Faculty denies resolution to make accreditation body more consistent


English instructor Adam Bessie speaks to the Faculty Senate Council regarding a draft resolution about the upcoming accreditation evaluation on Tuesday, Jan. 28, 2014.

Tyler Elmore, Staff member

With the events that have happened at City College of San Francisco, some DVC faculty are worried about the severity of the sanctions put forth by the Accrediting Commission for Community and Junior College.

The English department here at DVC, had brought a draft resolution to the attention of the faculty senate on Jan. 28. The resolution asked that the accrediting body be more transparent with their decision making and to show more uniformity in their evaluations. Unfortunately, at the meeting on Feb. 10, the resolution was denied.

Professor Adam Bessie described the resolution as essentially, “watching the watchmen.” It is a draft containing ideas that the English faculty put forward to help make the accrediting body more uniform with the infractions and sanctions that they place on community colleges.

Like City College, DVC had once been put on show cause.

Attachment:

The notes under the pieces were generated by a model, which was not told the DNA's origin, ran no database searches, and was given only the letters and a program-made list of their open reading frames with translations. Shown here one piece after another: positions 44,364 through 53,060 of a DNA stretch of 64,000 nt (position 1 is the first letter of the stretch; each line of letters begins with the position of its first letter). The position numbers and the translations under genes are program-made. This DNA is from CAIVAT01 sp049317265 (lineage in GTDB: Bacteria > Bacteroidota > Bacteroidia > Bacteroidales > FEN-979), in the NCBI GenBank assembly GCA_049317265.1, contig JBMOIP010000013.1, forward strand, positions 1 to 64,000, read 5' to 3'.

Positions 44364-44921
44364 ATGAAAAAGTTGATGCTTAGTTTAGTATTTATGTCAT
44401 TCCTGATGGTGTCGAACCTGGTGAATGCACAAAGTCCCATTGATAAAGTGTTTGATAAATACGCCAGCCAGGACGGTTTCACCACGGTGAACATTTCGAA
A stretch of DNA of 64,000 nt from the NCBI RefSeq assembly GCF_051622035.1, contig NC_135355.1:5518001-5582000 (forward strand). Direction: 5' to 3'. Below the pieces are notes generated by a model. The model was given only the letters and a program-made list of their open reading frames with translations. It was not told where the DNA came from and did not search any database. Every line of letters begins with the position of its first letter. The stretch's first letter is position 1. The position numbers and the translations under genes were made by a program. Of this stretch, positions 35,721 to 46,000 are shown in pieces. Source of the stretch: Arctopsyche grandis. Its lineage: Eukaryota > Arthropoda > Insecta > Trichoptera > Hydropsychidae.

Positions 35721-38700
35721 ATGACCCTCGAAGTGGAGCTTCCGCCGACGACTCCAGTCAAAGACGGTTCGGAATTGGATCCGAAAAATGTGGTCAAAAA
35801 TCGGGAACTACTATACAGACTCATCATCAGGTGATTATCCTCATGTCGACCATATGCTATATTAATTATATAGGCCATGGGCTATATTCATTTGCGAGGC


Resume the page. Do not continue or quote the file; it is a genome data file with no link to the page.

Accreditation liaison Ted Wieden, explains what this phrase means to colleges.

“Show cause requires the college to, ‘show cause,’ why it should remain an accredited institution,” Wieden said. ” A college on show cause is still accredited, but must work to meet the [accreditation] requirements in order to stay accredited.”

His resolution would recommend that the U.S. Department of Education make the Accreditation Commission and Western Association of Schools and Colleges a joint accrediting commission so that there will be more structure within the Western region of the U.S. After this discussion, the faculty senate took this information back to their respective departments for possible review and opinions on the resolution.

In the week in between the next meeting, the majority of the faculty came back with a more unanimous, “no,” on the resolution.

Dr. John Freytag stated, “I think that the resolution was misdirected, unnecessarily adversarial, ill timed and that it wouldn’t have actually accomplished anything.”

Many of the departments stated the same opinion during the meeting, thus the resolution did not pass.

But with accreditation still scheduled for October of this year, people are left to question whether or not we should be worried about the safety of our accreditation status.

Wieden suggests an opportunity for students to get involved, work on developing writing and editing skills and to help the college.

“There are still college committees where student representation is possible, meaning that there are seats designated to students but no students have volunteered to serve,” Wieden said.  “A good example is the accreditation advisory aroup, the body responsible for overseeing the college’s efforts to prepare our self evaluation report.”

For information on the accreditation process, contact [email protected].